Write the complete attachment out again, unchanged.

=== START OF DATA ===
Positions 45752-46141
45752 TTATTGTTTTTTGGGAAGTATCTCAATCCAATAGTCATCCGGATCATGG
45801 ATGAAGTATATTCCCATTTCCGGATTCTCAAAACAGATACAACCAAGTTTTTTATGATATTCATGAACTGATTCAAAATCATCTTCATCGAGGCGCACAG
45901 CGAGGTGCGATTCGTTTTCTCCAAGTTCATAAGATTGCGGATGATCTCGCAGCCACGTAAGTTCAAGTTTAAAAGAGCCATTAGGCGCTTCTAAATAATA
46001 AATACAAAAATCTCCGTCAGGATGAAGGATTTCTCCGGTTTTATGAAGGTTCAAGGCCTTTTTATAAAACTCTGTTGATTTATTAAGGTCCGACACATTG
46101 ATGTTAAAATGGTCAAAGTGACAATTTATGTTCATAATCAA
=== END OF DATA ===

Positions 45752-46141
45752 TTATTGTTTTTTGGGAAGTATCTCAATCCAATAGTCATCCGGATCATGG
45801 ATGAAGTATATTCCCATTTCCGGATTCTCAAAACAGATACAACCAAGTTTTTTATGATATTCATGAACTGATTCAAAATCATCTTCATCGAGGCGCACAG
45901 CGAGGTGCGATTCGTTTTCTCCAAGTTCATAAGATTGCGGATGATCTCGCAGCCACGTAAGTTCAAGTTTAAAAGAGCCATTAGGCGCTTCTAAATAATA
46001 AATACAAAAATCTCCGTCAGGATGAAGGATTTCTCCGGTTTTATGAAGGTTCAAGGCCTTTTTATAAAACTCTGTTGATTTATTAAGGTCCGACACATTG
46101 ATGTTAAAATGGTCAAAGTGACAATTTATGTTCATAATCAA